School board mulls AHS course offerings |

School board mulls AHS course offerings

John Colson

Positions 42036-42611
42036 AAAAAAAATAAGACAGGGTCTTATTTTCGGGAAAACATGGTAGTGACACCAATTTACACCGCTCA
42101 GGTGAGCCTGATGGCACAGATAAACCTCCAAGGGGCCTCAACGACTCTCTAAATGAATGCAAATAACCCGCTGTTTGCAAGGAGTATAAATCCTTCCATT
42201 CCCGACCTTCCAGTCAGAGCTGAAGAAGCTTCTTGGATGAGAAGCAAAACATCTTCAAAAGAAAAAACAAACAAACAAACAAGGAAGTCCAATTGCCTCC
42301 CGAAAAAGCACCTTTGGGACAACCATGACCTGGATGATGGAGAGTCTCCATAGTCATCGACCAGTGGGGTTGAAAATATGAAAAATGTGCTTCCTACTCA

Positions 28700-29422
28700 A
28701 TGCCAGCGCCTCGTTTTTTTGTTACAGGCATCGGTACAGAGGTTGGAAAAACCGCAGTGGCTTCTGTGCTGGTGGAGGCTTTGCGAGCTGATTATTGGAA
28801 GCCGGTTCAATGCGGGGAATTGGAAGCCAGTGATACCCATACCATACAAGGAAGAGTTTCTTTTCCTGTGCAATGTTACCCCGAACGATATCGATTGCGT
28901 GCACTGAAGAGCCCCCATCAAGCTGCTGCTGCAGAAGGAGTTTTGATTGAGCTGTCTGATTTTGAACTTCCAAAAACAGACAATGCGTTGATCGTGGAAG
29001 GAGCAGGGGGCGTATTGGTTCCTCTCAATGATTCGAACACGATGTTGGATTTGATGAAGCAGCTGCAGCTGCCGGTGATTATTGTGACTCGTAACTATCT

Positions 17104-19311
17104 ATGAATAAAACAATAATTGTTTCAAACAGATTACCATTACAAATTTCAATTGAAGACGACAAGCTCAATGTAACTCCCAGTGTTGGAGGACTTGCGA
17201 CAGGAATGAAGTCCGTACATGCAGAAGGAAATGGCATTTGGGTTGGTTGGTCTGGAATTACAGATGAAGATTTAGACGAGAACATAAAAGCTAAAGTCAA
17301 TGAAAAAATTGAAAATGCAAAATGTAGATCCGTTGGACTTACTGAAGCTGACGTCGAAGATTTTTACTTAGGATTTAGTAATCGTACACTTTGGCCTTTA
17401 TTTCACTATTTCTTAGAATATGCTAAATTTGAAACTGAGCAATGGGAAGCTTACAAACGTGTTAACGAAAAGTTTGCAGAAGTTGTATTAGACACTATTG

The Aspen school board is looking at ways to offer more classes at Aspen High School as the board revamps graduation requirements in response to changes in college admissions rules.The topic came up at the board’s meeting Monday morning when Superintendent Diana Sirko briefed the board members about what other, similar schools around the state and country are doing about graduation requirements. The Colorado Commission on Higher Education, which governs four-year colleges and universities in the state, recently set new high school graduation requirements for students attending Colorado colleges. As a result, school boards around the state are determining if their requirements measure up.”I think our requirements … are appropriate,” Sirko said after the presentation.But she said the high school could better prepare students for life as citizens in a democratic republic by offering a civics class that could count toward social studies requirements.A student must have a total of 24 units of credit to graduate from Aspen High. Of that total, 10.25 units can be electives.Some on the board said the school’s list of course offerings might need modification.New board member Ernie Fyrwald said the school could either require or recommend more fine arts courses to broaden students’ overall learning. Fyrwald also said he was concerned about “students being pigeonholed into courses because that’s all there is.”During the wide-ranging discussion, Aspen High School Principal Charlie Anastas said the district’s past financial difficulties contributed to some course cutbacks.He said a new current-events class called modern world issues might wind up on the chopping block if the district wants to create a civics course.Anastas also noted that the International Baccalaureate program puts pressure on other course offerings because the district some time ago decided to fund the advanced studies programs “no matter what the cost is.”Anastas said many students take Colorado Mountain College classes for both electives and requirements, earning high school credit as well as college credit. Online courses are also available to Aspen High students, he said.Board President Laura Kornasiewicz suggested the school could survey students to determine if they would like a greater selection.Another area that drew concern is the Microsoft Office course offering, which Kornasiewicz termed “a little outdated.”Fyrwald also said there are not enough technology courses in the curriculum and similar schools offer a far greater range of computer-related courses.”I would have to believe that the future is going in that direction,” he said.But Sirko noted that “there’s technology across the curriculum [in various course contexts] so that you use it as a tool, not as an end.”The discussion about course offerings will continue during future board meetings, as the district works to come up with a course list and graduation requirements.John Colson’s e-mail address is

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